Before joining Culture Amp as Chief Scientist, Jason McPherson worked as a consultant for many years. He saw how outsourcing the analysis of employee feedback prevented HR teams from acting quickly. "Consultant-led feedback processes often involve a significant lag time between gathering feedback and receiving results. The data is crunched externally, going into the consultants’ closely-guarded black box, with reports magically emerging weeks or even months later," he explains.
With an in-house employee feedback platform, you can focus more attention on taking action where it will have an impact and then re-measuring to check how the changes are landing.
Agile focuses on ever-improving better practices, rather than antiquated "best practices." For the feedback process, this may mean experimenting with things like cadence. More broadly, agile feedback processes facilitate timely pulse checks to gather real-time feedback on how new initiatives are being experienced on the ground.
If you're looking for ways to kick off an agile experiment, Monique Hughes, Senior Customer Success Coach at Culture Amp, compiled ways to use agile to act on employee feedback. She suggests choosing one or two new approaches during your next post-survey action planning period. "Maybe it’s applying an MVP and sprint concept, or maybe it’s creating a diverse forum of people to co-design the actions that will be taken," she explains. Most of all, she advises that when you experiment, you also carve out time to reflect and learn.
3. Validated learning
Agile thinking is fueled by science and technology. The tool here is often the "minimum viable product" (MVP), where the minimum is done to satisfy a customer requirement or meet a specific outcome. Then, over time that product is improved based on feedback from the market.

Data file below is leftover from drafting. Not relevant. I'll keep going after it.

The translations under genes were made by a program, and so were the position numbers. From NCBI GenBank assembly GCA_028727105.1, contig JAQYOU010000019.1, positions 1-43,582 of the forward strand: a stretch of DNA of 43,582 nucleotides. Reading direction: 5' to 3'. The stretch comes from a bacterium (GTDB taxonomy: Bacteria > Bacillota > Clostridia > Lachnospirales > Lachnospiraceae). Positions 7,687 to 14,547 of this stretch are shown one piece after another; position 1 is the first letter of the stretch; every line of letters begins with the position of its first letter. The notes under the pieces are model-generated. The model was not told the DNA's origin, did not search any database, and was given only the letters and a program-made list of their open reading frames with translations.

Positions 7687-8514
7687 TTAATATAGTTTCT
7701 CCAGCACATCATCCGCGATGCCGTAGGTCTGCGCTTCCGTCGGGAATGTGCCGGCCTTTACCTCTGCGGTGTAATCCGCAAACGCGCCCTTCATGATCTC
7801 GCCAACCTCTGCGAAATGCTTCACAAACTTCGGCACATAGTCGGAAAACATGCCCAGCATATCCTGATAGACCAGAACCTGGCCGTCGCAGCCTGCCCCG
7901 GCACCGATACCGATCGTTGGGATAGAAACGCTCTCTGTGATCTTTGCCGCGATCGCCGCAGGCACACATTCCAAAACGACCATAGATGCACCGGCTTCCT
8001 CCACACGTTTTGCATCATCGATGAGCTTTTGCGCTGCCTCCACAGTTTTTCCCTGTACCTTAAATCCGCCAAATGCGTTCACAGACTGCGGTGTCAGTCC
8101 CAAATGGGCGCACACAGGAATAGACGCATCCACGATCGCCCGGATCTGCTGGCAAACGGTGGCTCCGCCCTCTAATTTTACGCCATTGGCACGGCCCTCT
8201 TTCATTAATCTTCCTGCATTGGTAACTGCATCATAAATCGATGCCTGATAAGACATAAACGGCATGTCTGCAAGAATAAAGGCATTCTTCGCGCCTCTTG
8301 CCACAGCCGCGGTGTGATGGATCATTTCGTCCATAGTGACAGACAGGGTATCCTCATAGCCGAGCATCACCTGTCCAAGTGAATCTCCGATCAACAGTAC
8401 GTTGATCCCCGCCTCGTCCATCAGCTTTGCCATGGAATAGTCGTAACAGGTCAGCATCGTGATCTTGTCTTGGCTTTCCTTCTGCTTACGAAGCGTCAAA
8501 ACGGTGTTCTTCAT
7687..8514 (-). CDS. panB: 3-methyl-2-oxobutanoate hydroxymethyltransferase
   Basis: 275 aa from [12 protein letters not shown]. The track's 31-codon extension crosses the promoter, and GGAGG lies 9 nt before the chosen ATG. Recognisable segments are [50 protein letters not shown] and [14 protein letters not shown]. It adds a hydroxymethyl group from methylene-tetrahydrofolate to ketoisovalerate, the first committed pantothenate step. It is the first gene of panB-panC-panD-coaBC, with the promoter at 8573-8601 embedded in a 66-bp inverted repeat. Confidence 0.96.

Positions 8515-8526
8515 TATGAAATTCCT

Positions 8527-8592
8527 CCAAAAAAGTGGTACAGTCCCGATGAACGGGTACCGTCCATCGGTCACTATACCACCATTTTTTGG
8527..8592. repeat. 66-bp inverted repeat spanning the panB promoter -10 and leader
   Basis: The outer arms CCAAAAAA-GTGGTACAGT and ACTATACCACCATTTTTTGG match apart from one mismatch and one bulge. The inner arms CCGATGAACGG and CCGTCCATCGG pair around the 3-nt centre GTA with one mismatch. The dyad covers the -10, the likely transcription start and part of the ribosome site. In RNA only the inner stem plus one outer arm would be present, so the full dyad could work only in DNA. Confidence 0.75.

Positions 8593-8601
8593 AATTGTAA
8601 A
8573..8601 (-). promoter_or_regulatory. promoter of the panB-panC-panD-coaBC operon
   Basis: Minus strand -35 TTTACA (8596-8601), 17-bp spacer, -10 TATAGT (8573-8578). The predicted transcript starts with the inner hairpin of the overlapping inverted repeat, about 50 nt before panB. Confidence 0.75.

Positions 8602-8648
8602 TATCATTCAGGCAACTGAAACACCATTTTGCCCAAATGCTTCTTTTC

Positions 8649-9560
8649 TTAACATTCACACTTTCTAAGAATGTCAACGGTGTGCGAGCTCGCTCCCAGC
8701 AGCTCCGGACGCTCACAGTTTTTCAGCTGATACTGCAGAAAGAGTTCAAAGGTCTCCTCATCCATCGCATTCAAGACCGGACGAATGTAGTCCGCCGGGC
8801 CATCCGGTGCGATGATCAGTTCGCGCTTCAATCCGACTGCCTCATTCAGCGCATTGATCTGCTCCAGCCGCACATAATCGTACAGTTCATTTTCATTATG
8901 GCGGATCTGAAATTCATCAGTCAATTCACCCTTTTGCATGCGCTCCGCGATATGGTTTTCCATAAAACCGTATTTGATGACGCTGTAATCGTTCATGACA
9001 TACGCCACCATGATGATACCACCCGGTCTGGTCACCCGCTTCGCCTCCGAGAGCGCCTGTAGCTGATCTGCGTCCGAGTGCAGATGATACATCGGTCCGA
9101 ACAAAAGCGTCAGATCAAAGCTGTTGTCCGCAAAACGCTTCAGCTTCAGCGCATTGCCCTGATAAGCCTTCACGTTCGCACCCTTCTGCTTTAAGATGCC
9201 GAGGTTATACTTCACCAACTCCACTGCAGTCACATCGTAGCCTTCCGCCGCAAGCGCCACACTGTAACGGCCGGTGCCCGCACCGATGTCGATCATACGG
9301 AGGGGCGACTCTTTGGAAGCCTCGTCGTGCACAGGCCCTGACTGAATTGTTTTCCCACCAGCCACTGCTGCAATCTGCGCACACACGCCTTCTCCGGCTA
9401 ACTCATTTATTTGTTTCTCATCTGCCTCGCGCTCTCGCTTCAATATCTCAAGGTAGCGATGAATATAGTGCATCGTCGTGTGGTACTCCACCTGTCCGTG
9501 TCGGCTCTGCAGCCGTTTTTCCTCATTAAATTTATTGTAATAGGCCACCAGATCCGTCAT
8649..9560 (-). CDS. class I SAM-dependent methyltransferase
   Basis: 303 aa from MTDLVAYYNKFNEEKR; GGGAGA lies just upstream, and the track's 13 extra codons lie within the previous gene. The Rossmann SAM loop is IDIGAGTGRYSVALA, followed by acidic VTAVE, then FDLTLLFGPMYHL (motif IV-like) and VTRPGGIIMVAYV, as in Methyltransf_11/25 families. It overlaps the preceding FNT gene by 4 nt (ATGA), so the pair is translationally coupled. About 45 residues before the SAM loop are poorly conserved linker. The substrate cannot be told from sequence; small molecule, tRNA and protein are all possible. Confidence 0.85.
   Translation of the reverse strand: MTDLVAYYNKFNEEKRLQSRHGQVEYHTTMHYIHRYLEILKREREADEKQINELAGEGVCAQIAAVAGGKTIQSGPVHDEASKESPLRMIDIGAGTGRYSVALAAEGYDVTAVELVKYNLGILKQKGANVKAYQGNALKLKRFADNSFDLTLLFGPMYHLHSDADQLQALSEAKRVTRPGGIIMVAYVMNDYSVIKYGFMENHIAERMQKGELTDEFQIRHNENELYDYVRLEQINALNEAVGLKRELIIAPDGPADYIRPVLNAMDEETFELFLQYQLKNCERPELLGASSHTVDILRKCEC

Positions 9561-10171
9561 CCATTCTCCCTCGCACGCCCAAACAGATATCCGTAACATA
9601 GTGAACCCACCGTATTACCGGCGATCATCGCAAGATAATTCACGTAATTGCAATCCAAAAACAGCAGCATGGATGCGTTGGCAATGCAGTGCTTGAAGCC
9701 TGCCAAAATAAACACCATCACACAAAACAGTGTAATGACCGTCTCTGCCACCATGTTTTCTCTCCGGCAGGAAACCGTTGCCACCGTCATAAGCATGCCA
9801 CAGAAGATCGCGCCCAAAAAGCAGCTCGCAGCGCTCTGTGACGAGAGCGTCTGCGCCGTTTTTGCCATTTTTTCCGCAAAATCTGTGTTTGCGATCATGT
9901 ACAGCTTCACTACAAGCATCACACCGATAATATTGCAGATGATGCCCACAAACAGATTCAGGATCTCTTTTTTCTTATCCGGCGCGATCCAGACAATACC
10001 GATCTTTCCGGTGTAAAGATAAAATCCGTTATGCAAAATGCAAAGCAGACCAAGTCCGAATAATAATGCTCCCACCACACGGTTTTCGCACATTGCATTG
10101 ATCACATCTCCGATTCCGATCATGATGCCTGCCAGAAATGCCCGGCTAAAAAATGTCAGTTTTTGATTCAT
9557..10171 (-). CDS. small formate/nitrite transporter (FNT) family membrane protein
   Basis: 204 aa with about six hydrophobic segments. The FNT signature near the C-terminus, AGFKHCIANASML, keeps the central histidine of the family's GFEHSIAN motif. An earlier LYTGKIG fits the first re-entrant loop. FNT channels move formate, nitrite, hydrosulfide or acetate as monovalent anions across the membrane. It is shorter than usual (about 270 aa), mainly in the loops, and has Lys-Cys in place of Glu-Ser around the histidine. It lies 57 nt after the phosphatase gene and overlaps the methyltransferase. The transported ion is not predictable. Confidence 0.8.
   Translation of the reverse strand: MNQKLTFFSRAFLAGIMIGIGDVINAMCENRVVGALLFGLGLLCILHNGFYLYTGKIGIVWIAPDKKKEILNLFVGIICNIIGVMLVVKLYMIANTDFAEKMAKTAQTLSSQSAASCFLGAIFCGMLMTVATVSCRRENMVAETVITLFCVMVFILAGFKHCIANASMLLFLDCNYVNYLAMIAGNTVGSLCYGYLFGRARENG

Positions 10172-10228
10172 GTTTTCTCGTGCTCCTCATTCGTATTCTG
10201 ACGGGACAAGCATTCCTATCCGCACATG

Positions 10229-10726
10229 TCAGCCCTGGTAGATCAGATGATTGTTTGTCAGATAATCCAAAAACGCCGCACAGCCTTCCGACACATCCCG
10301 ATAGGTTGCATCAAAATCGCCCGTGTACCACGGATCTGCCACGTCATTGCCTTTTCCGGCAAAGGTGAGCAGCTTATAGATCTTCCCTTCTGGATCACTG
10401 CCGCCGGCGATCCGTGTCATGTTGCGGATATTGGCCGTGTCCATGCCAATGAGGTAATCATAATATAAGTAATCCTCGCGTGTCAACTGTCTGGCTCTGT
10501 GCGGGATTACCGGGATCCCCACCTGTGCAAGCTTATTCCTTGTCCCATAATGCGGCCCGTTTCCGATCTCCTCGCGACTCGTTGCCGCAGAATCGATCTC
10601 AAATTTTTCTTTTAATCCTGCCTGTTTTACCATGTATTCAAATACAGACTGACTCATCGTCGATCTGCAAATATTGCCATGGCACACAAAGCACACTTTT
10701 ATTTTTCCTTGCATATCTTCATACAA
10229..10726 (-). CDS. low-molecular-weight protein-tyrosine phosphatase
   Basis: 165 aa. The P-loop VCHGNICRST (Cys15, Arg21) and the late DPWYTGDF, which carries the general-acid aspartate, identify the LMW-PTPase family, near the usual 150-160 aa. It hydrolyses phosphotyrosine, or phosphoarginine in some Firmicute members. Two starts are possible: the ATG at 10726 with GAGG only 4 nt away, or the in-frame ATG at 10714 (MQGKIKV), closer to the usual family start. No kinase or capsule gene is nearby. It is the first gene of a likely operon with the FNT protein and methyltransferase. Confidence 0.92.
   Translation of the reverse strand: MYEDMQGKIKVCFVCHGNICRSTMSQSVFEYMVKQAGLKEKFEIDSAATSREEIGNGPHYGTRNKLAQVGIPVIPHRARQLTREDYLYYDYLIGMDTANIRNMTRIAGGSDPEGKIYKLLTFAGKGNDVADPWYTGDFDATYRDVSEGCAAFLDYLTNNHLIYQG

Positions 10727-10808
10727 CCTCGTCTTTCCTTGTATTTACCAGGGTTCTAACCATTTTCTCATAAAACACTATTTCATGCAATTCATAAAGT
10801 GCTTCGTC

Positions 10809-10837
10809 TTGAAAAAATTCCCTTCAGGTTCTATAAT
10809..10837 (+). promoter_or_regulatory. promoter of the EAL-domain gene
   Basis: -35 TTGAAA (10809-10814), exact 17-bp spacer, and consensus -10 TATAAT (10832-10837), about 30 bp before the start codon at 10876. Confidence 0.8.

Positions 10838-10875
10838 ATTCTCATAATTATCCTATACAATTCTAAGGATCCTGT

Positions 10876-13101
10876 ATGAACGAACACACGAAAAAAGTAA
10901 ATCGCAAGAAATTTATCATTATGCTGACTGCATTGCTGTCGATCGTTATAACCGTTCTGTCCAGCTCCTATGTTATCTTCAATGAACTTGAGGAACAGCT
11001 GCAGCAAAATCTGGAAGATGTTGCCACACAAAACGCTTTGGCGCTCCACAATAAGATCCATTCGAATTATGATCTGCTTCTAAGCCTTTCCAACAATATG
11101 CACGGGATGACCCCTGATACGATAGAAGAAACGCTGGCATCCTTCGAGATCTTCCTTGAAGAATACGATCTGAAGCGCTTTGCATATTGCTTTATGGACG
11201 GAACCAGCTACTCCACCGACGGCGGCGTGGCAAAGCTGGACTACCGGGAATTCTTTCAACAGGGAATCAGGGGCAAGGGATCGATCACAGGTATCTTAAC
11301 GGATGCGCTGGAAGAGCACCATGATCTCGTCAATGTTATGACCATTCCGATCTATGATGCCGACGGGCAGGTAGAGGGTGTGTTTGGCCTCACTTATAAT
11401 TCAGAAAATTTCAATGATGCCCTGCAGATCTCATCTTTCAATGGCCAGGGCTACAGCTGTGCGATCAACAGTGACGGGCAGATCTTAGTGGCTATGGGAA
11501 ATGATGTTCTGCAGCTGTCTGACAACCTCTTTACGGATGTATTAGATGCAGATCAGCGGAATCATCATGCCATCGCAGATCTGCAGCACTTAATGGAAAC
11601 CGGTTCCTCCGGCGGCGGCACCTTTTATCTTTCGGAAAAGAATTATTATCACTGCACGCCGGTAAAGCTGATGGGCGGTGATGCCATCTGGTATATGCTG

In HR teams, it works the same way, except your "customers" are your employees. Your MVP can be thought of as a new HR initiative, like a trial learning and development program, which you launch, collect feedback on, and iterate over time.
4. Trust and collaboration
Putting feedback results directly into the hands of managers and teams helps create the high levels of collaboration and trust essential to a thriving agile environment.
Jason says, "An agile feedback approach builds trust and collaboration, not only because the process itself can be run in-house, but because results can immediately be put into the hands of leaders at all levels of the organization, from the CEO through to front-line managers. It gives teams across the business a chance to analyze their results, see what they’re doing well and prioritize the changes that need to be made."
Getting ready for agile HR
HR departments are ready to adopt an agile hr strategy. Eline van der Maas, a member of Aegon’s global HR team, also leads their "Future Fit" program, an answer to how to be an agile HR team.
She says, “Embedding an agile way of working in HR business processes meant we needed to change some of our practices as well. And one of the first things we did was to change how we surveyed employees. We used to do the traditional survey once a year with a consulting firm, and it took a very long time for people to get their feedback. When you want to be agile, you need to have instant feedback. And you must be able to react very quickly to the feedback that you get.”
All of this preparation and adjustment can take a toll on your HR team. To keep them in good mental and physical health, be sure to invest in your HR team's self-care. It'll ensure they're ready to implement an agile HR strategy with ease.